At the heart of any good film is a good story – and that is where Fifty Shades Darker fails within the first few minutes.
I’ll admit firsthand that I’m not quite in the film’s key demographic. I’m a male, under the age of 25. But I’ve sat through my fair share of romances, rom-coms, eroticas and come out the other end feeling that I was told a decent story, even without guns and explosions. However, with James Foley’s adaptation of the second film in the Fifty Shades trilogy I left the cinema feeling empty and numb – almost as if I’d spent two hours trying to work out if what I was seeing on screen was actually meant to provide entertainment or not.
Based on E.L James hugely popular sequel, Fifty Shades Darker picks up moments after the first film’s climactic conclusion, where Dakota Johnson’s shy, polite protagonist Anastasia Steele walked out on Jamie Dornan’s brooding, boring and, err, kinky Christian Grey. Unsurprisingly, within about five minutes of this film’s opening their relationship is back on, and the first of many surprisingly vanilla sex scenes kicks off.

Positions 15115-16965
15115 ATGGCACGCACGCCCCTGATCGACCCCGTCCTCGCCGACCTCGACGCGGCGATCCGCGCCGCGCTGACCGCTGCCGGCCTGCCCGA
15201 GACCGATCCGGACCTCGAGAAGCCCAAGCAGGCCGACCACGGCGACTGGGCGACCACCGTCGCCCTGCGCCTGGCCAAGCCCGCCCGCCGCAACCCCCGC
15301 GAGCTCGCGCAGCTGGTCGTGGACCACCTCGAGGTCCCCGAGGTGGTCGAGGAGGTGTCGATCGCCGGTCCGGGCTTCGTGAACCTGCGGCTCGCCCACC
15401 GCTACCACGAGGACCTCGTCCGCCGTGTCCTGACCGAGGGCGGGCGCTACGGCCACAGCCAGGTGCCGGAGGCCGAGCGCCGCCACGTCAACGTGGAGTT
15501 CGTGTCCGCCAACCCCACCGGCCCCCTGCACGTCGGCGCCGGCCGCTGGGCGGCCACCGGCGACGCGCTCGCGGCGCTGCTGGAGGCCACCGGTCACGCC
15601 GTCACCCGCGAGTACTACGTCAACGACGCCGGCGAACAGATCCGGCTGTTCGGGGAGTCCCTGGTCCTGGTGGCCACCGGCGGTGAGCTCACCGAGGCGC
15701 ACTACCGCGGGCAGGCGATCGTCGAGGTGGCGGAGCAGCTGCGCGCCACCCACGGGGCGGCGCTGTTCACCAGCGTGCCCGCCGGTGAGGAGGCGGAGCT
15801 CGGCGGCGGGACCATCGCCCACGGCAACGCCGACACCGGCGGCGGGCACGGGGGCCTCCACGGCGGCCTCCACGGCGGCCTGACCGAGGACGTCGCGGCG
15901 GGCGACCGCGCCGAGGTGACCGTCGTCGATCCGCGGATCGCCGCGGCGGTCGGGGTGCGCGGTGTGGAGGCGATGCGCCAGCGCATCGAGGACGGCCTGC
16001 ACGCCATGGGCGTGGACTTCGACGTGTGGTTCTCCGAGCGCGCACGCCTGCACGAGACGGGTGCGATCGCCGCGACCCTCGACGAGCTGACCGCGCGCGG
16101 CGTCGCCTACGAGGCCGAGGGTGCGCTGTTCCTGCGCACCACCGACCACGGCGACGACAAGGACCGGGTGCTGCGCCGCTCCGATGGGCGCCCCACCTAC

Alongside this relationship’s rekindling comes the sadly formulaic way in which this film is put together. It’s almost as though the story was assembled after the sex scenes were devised, as bookending every dramatic set piece or tense conversation is an overproduced sex scene accompanied by a loud pop song. And this goes on for near on two hours.
Some credit must be given to the screenwriter for assembling dialogue that actually transcends the source material, but aside from that there is little to recommend about Fifty Shades Darker. It’s boring, long and prefers to tease its eroticism rather than deeply explore any of the potentially interesting subject matters that are introduced. Issues like self-harm, depression, sexual harassment and relationship struggles are dotted throughout the running time, but the film – like the book – prefers to focus on cuffs and whips.
Two films in it’s hard to see how next year’s Fifty Shades Freed can save this dull franchise.
Reviewed by Steward Sowman-Lund